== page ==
Radiation and Fracking

Posted Mar 5, 2020, by Kristen Locy

CCJ Pathways of Exposure

Pathways of Exposure Infographic

Find more information on our Radioactive Fracking Resource page

In many ways this is a complicated topic, but in other ways it is quite simple. The Marcellus shale that sits beneath the surface of the earth we stand on is naturally radioactive. When it is fracked to release natural gas, it brings these radioactive compounds up with it to the surface. If not “recycled” by the industry, drilling waste is sent to municipal landfills or injected into the earth. As a result, radionuclides are finding their way into our rivers, our soil, and our community.

It is common knowledge that radiation is not something you want to be exposed to. Any exposure to ionized radiation has the potential to harm the human body. The research on the dangers of radiation exposure is indisputable. In the 1920s, radium was painted on watches to make them glow in the dark, and workers who were exposed to radium through this practice faced the horrifying consequences of radiation exposure. They live on in history as “The Radium Girls” and their story shows the horrific reality of an industry prioritizing profits over human life.  Nuclear disasters like Chernobyl and Fukushima live in our collective memory. Those who lived through the cold war lived through the constant threat of nuclear warfare, and to date we scoff at the campaign in the memories of our grandparents that “Duck and Cover” would have saved them from a nuclear disaster. We all get x-rays and wear lead vests to protect us. People with cancer are treated with radiation, and it is common thought that cancer treatment is extremely detrimental to the body. In Canonsburg is one of the first EPA Superfund sites in the country, where uranium used in the Manhattan project was refined. In many ways, radiation is a part of our modern lives. It either feels strictly regulated, such as with military or medical use, or feels very distant, as with the atomic bomb the US used in WWII.

But what if radiation was knowingly released into your environment under the watch of industry, regulators, and the highest levels of our government? None of this is secret information. It’s publicly available research and documentation that has recently been again brought to the attention of the public through the hard work of various journalists and organizations. There is, however, a question of  whether the public can grasp the magnitude of what is and has happened and whether we as organizers can empower enough people to stand up against the industry and their own government to demand accountability.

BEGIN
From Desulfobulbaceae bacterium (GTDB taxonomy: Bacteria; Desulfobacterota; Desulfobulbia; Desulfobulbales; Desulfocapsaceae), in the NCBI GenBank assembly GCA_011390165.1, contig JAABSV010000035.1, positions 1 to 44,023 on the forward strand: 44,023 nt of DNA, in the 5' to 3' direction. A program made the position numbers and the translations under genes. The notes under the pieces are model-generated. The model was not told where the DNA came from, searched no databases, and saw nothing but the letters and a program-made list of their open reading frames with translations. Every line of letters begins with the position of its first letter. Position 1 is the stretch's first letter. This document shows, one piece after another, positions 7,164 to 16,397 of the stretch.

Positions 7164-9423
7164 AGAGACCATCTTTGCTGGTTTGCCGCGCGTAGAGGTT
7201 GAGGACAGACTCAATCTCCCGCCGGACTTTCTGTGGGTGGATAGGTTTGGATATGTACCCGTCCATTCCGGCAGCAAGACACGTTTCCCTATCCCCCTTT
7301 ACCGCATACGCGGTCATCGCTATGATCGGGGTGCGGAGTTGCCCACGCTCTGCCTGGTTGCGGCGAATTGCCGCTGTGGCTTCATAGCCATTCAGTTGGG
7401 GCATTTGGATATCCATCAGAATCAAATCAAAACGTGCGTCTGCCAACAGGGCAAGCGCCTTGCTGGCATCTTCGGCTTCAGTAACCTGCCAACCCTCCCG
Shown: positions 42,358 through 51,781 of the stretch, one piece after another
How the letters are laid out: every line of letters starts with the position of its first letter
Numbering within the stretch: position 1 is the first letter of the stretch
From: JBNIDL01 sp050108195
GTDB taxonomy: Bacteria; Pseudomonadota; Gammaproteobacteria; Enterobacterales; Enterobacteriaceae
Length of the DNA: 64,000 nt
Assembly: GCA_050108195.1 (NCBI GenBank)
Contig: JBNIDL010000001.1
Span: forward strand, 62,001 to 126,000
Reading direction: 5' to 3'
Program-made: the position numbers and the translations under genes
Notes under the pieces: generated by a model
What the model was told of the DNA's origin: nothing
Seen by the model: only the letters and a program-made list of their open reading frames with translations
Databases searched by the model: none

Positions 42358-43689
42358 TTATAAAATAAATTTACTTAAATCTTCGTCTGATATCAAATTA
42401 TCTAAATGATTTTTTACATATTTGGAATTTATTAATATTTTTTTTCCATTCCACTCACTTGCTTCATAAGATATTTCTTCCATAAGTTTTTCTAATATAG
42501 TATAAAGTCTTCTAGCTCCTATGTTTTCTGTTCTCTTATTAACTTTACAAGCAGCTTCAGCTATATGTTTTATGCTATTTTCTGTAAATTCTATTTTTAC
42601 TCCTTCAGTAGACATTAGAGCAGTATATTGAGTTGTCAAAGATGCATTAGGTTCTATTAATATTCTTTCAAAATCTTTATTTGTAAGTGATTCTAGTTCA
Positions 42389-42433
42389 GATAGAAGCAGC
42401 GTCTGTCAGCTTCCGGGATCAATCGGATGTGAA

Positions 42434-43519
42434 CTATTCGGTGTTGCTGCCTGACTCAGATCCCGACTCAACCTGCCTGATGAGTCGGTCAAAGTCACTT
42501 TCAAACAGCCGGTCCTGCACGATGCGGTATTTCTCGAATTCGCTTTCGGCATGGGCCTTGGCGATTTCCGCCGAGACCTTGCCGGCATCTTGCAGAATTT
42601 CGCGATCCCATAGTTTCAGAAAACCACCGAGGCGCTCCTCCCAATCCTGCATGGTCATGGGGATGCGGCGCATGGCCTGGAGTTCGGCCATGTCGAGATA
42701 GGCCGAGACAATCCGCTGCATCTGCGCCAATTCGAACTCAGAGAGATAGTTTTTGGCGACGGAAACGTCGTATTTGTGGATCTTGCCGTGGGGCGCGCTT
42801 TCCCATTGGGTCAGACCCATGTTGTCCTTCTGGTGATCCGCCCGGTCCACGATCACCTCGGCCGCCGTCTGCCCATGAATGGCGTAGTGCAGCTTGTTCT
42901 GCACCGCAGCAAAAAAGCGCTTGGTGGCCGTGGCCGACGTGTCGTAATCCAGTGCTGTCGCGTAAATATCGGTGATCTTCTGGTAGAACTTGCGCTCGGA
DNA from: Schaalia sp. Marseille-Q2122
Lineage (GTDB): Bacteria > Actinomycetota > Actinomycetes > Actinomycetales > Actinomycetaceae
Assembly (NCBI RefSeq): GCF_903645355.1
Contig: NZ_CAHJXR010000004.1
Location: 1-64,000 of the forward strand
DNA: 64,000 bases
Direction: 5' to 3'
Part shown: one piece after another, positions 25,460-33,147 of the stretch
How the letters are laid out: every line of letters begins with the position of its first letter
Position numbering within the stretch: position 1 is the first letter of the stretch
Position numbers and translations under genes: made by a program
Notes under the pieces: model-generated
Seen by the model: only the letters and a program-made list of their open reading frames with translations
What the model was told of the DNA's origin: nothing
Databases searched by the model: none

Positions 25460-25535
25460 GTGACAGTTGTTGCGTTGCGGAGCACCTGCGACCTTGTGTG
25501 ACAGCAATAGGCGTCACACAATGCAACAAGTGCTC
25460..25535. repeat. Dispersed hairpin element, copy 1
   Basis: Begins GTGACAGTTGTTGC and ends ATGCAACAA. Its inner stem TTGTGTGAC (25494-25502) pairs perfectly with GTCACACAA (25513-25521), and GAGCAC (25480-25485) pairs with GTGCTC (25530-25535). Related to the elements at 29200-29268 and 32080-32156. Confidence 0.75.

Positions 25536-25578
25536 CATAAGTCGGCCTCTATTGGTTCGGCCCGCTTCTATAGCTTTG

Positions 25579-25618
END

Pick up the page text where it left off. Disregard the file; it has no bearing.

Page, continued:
How long have experts known?  In 1904, a paper called A Radioactive Gas from Crude Petroleum was published by EF Burton at the University of Toronto. Even before radon had been given a name by scientists, Burton concluded through his experiments that, “Fresh crude petroleum has been found to contain a strongly radioactive gas . . .

Then in 1960, the United States Geological Survey published a report called Oil Yield and Uranium Content of Black Shales which linked black shales (like the Marcellus Shale) to high amounts of uranium and therefore to radioactivity.

In 1982 a report from the American Petroleum Institute (API)  obtained by investigative journalist Justin Nobel called An Analysis of the Impact of the Regulation of ‘Radionuclides’ as a Hazardous Air Pollutant on the Petroleum Industry says: “Almost all materials of interest and use to the petroleum industry contain measurable quantities of radionuclides . . . API should be more concerned.” It goes on to say “It is concluded that the regulation of radionuclides could impose a severe burden on API member companies, and it would be prudent to monitor closely both regulatory actions.”

In 1990, the Oil and Gas Journal  said: “In varying degrees of severity, NORM [naturally occurring radioactive material] contamination may exist at every oil and gas production site and related facilities . . . a potential health hazard to personnel . . .   a possible public relations problem for the industry.” 

So – the risk of radioactivity in petroleum has been known for 116 years. And yet, companies continue to drill it, while simultaneously burying and publicly denying the existence of relevant information that speaks to the potential detrimental health hazards of doing so. The companies continue to expose workers to this hazard without adequate protection. They have obtained exponential wealth and invested in political power at every level, which has led to government and regulator complacency and partnership with industry. For the sake of fossil fuel extractive industry growth and money, they have sacrificed our communities like has been done in the past by numerous other industries. It is laid out plainly by government and industry that if the radioactive waste from oil and gas production had to be properly handled, the industry would not be economically viable.